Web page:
But how? Even if I added to my query .Where(p => p.Species != null && p.Species.PokemonDexNumbers != null && p.Species.PokemonDexNumbers.All(x => x.Pokedex != null)) (because expression trees still don’t support the null-coalescing operator in 2018), I was still getting errors. And even breaking the Select statement away from the query so that I could run it through the debugger, I was finding that all navigation collections were empty. I knew this wasn’t true just by running the raw SQL equivalent myself against the database. What gives?

I tried rewriting the whole thing with method syntax and query syntax, thinking maybe scaffold didn’t set up my models correctly - or, rather, didn’t set them up in a way that I understood. Let’s be honest, I’m not better at figuring this stuff out than the toolset will be. But I figured maybe I could just manually join the data and get something working. Unfortunately, the same problem resurfaced with every attempt, but at least I got to learn about GroupJoin along the way.

It was about this time I started exploring how “lazy loading” works in Entity Framework, and learned that it works a little differently in EFCore. I had so far assumed that navigation properties (basically every class and ICollection property on a Pokemon entity) were getting auto-populated because the scaffold tool took care of all that work for me. But there is more to this topic than I realized, and you have to do a little more work to tell EF exactly how and when to load your related data. Although I was using EFCore 2.1, I opted instead for “eager loading”, since it looked like the simplest solution for my case.

var results = this._pokedex.Pokemon
    .Include(p => p.Species.PokemonDexNumbers)
        .ThenInclude(pdn => pdn.Pokedex)
    .Where(p => p.IsDefault == TRUE)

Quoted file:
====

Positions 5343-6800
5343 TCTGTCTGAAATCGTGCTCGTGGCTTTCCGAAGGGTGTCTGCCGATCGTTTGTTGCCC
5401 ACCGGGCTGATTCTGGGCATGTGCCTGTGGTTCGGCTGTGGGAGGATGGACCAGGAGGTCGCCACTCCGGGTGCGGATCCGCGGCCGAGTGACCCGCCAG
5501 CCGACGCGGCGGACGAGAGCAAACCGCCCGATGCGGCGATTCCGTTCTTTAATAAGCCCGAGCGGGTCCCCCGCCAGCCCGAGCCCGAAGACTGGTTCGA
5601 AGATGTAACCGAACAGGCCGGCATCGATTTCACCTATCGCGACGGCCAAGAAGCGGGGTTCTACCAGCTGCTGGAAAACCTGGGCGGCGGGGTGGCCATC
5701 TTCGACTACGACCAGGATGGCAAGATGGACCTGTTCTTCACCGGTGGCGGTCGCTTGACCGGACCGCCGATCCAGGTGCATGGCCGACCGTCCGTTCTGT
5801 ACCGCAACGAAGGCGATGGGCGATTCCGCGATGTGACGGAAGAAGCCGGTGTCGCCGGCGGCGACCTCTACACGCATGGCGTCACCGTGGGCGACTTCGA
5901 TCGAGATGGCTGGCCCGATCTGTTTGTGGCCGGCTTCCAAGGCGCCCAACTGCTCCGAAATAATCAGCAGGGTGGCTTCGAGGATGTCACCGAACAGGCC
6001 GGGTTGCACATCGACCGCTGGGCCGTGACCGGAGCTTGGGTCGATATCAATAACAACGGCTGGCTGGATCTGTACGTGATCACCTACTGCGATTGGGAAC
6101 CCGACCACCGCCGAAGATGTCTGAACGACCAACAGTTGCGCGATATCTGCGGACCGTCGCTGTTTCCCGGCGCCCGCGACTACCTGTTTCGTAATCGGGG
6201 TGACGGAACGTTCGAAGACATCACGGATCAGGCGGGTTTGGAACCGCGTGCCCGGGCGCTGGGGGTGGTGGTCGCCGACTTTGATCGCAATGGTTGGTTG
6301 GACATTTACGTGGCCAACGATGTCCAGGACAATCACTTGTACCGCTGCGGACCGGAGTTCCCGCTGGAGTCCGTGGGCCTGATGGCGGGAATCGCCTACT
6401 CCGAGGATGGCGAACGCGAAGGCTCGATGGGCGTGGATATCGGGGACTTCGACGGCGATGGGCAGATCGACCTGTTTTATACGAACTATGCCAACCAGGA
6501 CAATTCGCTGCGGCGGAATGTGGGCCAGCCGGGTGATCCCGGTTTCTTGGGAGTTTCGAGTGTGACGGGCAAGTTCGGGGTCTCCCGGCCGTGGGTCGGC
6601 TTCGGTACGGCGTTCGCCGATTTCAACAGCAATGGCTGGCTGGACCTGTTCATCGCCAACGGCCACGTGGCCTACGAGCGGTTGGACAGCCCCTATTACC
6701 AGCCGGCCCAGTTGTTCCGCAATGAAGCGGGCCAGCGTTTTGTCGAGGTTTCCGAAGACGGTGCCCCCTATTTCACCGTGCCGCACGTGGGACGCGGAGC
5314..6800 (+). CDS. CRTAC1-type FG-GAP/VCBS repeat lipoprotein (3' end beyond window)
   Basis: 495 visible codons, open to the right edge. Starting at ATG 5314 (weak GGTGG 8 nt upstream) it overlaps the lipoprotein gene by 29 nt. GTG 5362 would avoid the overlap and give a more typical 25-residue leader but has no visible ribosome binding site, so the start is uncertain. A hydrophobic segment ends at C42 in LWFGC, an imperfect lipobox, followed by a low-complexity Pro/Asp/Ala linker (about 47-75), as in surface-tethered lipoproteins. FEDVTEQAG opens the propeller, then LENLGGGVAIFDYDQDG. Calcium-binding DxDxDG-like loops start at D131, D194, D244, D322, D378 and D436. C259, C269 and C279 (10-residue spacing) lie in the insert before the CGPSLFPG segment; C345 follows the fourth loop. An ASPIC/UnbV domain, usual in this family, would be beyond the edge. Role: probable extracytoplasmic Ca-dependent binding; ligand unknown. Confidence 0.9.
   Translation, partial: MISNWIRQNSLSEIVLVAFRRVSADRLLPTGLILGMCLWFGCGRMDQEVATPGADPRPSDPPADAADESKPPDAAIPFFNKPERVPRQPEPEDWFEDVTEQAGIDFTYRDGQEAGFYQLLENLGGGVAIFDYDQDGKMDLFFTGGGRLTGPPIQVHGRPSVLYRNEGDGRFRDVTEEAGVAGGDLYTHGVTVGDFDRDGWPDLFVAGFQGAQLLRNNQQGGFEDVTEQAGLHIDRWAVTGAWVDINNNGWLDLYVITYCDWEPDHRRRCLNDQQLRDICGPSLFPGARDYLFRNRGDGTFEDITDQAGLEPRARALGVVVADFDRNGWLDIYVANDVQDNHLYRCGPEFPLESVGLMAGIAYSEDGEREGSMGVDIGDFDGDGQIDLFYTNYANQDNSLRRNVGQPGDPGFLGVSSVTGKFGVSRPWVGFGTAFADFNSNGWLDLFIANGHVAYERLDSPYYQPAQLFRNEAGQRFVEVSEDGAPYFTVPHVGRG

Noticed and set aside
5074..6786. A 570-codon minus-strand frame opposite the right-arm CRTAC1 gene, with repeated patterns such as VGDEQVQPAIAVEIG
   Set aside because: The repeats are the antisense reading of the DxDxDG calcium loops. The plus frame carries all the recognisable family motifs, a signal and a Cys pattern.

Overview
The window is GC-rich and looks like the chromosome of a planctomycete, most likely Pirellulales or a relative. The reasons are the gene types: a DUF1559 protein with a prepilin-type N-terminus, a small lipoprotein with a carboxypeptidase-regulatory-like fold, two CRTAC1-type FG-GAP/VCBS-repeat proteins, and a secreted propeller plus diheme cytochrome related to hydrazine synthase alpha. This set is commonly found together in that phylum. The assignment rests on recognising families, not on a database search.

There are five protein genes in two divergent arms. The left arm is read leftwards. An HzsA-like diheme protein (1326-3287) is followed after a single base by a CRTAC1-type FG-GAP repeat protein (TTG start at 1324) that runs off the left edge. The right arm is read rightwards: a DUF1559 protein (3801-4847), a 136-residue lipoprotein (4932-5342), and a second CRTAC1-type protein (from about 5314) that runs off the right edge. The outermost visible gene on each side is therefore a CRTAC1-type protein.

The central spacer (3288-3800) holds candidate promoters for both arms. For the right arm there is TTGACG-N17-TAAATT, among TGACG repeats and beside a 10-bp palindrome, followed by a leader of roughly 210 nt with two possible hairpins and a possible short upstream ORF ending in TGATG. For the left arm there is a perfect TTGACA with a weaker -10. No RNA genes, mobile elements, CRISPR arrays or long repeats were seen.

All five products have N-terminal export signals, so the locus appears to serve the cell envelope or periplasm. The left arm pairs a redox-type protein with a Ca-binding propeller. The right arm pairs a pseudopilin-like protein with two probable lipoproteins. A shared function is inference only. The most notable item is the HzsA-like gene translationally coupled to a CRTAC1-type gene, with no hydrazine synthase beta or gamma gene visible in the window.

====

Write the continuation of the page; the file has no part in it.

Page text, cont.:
...

What still didn’t quite click with me was this: howcome my first-level navigation properties seemed to be loading correctly? I never got a NullReferenceException for p.Species or p.PokemonTypes, for example. Anyway, I was hoping this would be the panacea to all my problems. It was not.

Eventually, I got another lead. Most importantly,

ToDictionary() is an extension method on the Enumerable class in System.Linq. It doesn’t know anything about Entity Framework – all it can do is enumerate an IEnumerable.

Suddenly, I knew what I had to try - remove ToDictionary(). I refactored my response model to this:

public class PokemonJsonResponseItem
{
    public string Name { get; set; }

    public string Genus { get; set; }

    public List<PokedexNumberWithPokedex> PokedexNumbers { get; set; }

    public List<string> Types { get; set; }
}

public class PokedexNumberWithPokedex
{
    public string Pokedex { get; set; }

    public int Number { get; set; }
}

And my Select statement to this:

PokedexNumbers = p.Species.PokemonDexNumbers.Select(x => new PokedexNumberWithPokedex
{
    Pokedex = x.Pokedex.Identifier,
    Number = (int)x.PokedexNumber
}).ToList(),

And wouldn’t you know it, it worked. My understanding of the problem is that since ToDictionary is not implemented by IQueryable, it was not triggering “whatever EF magic” causes those collection properties to get loaded, even if you specify them for eager loading in your query. So the query was, in fact, returning me elements where p.Species.PokemonDexNumbers != null in literal database terms, but that only holds true as long as you’re still operating within IQueryable. I bet this could also have been solved by using explicit loading instead of eager loading, but frankly I’m done with this and I don’t want to touch it for awhile.

I’m sure I’m not the first person to run into this problem, but with any luck this might help somebody, somewhere avoid a few hours of fruitless debugging and query-mangling down the road. StackOverflow, feel free to use that as your mission statement.